Thursday, September 23, 2010


Last night I arrived to the day's final destination after having being on the move for over 12 hours from Bozeman, Montana. The day's travels ended in Millinocket, Maine, a very small town with a friendly local community where everyone seems to know everyone.

I was unable to finish my previous post I started to write while I was in Bozeman, but it seemed be summed up quite well by my dad in the next post. I do want to personally thank David and Susan for their generosity and hospitality, as they invited yours truly, a complete stranger, wet and smelly, into their wonderful home overlooking Lake Washington and the downtown Seattle area. David, you are a courageous human being to be, and continue to strive for more accomplishments! Truly inspiring! Susan, you keep up your fantastic artwork, including baking those amazing blackberry pies. Delicious!

I also would like to thank Shea for treating me to a wonderful trail's end and birthday celebration at Chico Hot Springs, and for everything you have helped me with while transitioning from the PCT to the AT. The visit I had in Yellowstone couldn't have gone much better. I was able to see and catch up most of my friends I have made over the past seven years in the park while visiting the Old Faithful Inn and Lake Lodge. Unfortunately, I did miss one of my best friends, Julie. I only mention it, because I know she will be reading this soon. Sorry, Jules. Will call you soon!

A small propeller aircraft carried me and only about seven other passengers from Bozeman, Montana to Denver, Colorado. I only had about 5 minutes to run across the Denver airport to catch my next jumbo jet to LaGuardia airport in New York City. Flying into New York was exciting. I was able to catch airiel views of the Brooklyn Bridge, the Statue of Liberty, and all the massive skyscrapers, including the Empire State Building. It was quite the change in scenery from having a bird's eye view of timber lined lakes and snow capped mountains. After a couple hours in New York, I was off in my smallest plane yet to Bangor, Maine. Before touching down there, I was able to enjoy an amazing sunset above the clouds from my seat. Once in Bangor, I had just enough time to buy a bus ticket for Medway, Maine and grab a chicken sandwich and jr. bacon cheeseburger from Wendys, my first meal of the day! Darkness had fully set in by the time I arrived in Medway and the owner of the Appalachian Trail Lodge was there to pick me up and drive me another 12 miles to Millenocket, Maine, the closest town to the AT's northern terminus. Surprisingly, I met my first two thru hikers that also had arranged for Paul to pick them up. Two of a Kind, a couple from Jacksonville Florida, were flipping forward from southern Maine to start the end of their northbound hike. They had started their trek from the AT's southern terminus in north Georgia, March 12th. The three of us grabbed a bite to eat at Paul's Appalachian Trail Lodge Cafe before finally settling down at the Lodge itself after a long day's worth of travels. At the lodge, other AT thru hikers that had just finished their trek from Georgia were celebrating. Trinket and Toothpick were among a couple of the hiker's present.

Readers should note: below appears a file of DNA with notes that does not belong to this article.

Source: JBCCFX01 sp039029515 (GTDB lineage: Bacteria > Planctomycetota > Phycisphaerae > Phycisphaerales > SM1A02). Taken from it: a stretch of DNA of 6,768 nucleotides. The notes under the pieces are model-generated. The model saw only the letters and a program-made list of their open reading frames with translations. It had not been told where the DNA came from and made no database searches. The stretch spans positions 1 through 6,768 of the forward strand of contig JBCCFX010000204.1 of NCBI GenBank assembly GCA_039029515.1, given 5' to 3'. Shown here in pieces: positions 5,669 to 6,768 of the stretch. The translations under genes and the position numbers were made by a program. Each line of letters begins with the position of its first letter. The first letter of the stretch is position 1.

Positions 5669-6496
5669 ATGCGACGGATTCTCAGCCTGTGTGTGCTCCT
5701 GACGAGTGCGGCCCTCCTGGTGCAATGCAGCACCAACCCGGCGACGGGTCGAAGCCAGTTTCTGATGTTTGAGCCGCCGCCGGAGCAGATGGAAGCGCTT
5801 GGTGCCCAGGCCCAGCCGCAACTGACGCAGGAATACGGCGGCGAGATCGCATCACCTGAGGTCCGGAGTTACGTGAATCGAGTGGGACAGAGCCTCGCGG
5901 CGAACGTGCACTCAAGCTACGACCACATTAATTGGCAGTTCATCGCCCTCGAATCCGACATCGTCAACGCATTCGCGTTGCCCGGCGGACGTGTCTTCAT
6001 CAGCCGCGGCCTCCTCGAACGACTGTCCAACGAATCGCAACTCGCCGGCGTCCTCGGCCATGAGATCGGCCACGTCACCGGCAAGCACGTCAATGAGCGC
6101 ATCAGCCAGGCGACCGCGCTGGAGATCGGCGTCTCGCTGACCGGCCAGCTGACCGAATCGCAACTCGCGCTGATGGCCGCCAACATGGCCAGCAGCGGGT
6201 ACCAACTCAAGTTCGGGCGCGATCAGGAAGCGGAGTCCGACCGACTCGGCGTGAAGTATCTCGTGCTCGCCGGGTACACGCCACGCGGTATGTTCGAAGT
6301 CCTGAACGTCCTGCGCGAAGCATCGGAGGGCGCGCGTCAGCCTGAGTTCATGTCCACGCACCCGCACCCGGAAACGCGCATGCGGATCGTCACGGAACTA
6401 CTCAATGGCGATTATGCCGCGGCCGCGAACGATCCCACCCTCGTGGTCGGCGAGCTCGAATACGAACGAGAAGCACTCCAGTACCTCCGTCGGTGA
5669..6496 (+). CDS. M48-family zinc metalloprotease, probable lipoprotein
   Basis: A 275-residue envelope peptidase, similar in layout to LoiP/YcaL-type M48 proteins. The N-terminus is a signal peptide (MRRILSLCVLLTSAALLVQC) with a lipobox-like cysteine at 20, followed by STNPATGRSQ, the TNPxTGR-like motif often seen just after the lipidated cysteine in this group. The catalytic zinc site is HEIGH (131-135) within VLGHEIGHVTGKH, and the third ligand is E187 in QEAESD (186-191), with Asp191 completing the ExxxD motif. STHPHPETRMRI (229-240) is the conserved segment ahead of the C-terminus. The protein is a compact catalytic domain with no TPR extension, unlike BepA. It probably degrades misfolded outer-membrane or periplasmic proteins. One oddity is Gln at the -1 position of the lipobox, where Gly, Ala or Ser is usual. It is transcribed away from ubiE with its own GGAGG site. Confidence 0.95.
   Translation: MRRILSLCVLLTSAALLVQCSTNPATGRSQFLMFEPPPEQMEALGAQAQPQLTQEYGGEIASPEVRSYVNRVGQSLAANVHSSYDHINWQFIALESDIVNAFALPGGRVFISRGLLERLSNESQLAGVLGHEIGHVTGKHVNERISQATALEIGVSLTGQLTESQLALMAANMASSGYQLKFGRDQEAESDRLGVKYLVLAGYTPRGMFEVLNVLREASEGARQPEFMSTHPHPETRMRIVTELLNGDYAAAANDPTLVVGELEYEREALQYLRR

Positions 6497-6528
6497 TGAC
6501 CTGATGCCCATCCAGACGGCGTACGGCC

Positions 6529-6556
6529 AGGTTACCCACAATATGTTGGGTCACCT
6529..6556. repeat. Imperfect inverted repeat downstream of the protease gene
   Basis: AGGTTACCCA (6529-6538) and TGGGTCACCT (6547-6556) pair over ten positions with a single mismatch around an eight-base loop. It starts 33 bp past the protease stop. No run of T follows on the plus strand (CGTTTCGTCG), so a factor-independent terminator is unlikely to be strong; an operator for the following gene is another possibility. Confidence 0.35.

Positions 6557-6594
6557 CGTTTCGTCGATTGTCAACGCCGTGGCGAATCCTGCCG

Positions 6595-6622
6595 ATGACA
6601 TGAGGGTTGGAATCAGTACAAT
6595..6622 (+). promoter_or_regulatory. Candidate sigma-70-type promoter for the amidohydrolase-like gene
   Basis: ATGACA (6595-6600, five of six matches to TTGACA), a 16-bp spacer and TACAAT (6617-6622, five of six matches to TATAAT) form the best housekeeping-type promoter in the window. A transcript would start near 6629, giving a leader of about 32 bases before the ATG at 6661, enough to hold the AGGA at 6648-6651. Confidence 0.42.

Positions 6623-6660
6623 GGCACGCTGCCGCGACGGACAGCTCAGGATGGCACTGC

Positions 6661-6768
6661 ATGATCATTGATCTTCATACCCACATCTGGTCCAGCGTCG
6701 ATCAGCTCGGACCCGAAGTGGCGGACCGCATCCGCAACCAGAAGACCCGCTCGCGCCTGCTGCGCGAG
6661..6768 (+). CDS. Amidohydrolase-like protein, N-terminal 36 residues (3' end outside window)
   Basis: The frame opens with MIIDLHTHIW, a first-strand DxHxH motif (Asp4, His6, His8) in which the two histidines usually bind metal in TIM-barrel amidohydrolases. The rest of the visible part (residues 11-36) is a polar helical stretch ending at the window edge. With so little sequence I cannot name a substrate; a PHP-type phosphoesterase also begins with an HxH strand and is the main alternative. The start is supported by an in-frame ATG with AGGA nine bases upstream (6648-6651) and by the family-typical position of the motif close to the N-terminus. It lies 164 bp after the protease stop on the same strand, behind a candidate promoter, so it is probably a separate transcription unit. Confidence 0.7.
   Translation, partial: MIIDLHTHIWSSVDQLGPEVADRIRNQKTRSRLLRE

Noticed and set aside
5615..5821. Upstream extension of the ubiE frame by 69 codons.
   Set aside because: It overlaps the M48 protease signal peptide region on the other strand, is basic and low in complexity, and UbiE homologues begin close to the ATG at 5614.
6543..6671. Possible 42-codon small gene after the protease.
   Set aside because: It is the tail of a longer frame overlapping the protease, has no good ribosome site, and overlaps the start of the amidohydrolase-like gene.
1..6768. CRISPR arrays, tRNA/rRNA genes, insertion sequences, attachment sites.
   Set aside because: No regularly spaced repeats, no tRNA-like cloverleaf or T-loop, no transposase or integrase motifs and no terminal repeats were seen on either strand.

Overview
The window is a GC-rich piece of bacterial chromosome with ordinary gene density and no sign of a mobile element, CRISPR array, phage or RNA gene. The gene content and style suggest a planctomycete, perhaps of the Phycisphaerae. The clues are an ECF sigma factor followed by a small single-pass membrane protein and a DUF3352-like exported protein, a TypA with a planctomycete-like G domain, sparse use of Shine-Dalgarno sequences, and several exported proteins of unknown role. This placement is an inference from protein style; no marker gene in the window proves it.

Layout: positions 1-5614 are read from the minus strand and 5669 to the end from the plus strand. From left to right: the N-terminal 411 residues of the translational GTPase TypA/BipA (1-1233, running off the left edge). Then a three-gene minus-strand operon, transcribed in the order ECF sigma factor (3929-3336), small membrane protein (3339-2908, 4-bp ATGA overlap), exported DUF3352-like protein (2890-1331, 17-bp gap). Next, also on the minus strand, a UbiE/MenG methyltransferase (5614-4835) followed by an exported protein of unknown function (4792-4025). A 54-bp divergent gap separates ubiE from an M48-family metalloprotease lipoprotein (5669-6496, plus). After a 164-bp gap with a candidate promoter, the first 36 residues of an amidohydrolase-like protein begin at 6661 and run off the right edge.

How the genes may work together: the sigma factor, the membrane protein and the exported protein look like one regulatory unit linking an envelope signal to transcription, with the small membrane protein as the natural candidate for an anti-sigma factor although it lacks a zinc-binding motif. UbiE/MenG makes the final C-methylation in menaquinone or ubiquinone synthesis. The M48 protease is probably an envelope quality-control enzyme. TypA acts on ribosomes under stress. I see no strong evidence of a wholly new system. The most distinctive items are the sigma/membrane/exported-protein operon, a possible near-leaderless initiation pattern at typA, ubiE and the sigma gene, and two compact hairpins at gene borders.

Today, I will take a day off! I woke up slow and late and enjoyed a giant breakfast at the local cafe. Hopefully after getting a few chores done, like getting food supplies, researching my next junt across Maine, and post office duties, I will relax, get some ice on my ankle, and wait for a decsion to come to whether or not I should stay another night in town before firing up the hiking engines again from Mount Katahdin. Until them, I will continue to discover the differences from being out west along the PCT and the older, more historic, sites along the Appalachian Trail. Without even looking around, it's easy to tell I am in a new world, New England, by listening to the chatter of voices amongst the local town people. Accents have changed dramatically! Buildings are smaller and older. Streets are narrower. More hardwood trees with leaves are begining to change into exploding organge, yellow and red blasts. I can hardly wait for my trekking adventure to continue southbond across this beautiful country I have already, and will continue to admire and love in slow motion. Thank you for your continued support and prayers. Happy trails!


Bevin said...
This comment has been removed by the author.
Bevin said...

I'm so proud of you cuz! I hope you can stay warm on your trip down the AT. Let us know of some places you might hit in NC and we might try to come meet you there! Happy Trails!

Peggy Reynolds said...

good luck Zac, we will continue sending prayers your way. Looking froward to seeing some more pictures of the leaves changing. love ya peggy

C said...

Hey Zac, I am so glad you are on this side of the country! Good luck as you begin your hike back home! Be careful and......We love you!!

Tom M said...

Would have been great to catch you in YNP, what a good time that must have been. I'm not even sure who's out there right now, I missed my chance to visit this year. Dave, Mike and I were on the AT in the smokies a few weeks ago, unfortunately i couldnt think of some clever way to leave something you could find. anyways, keep it goin!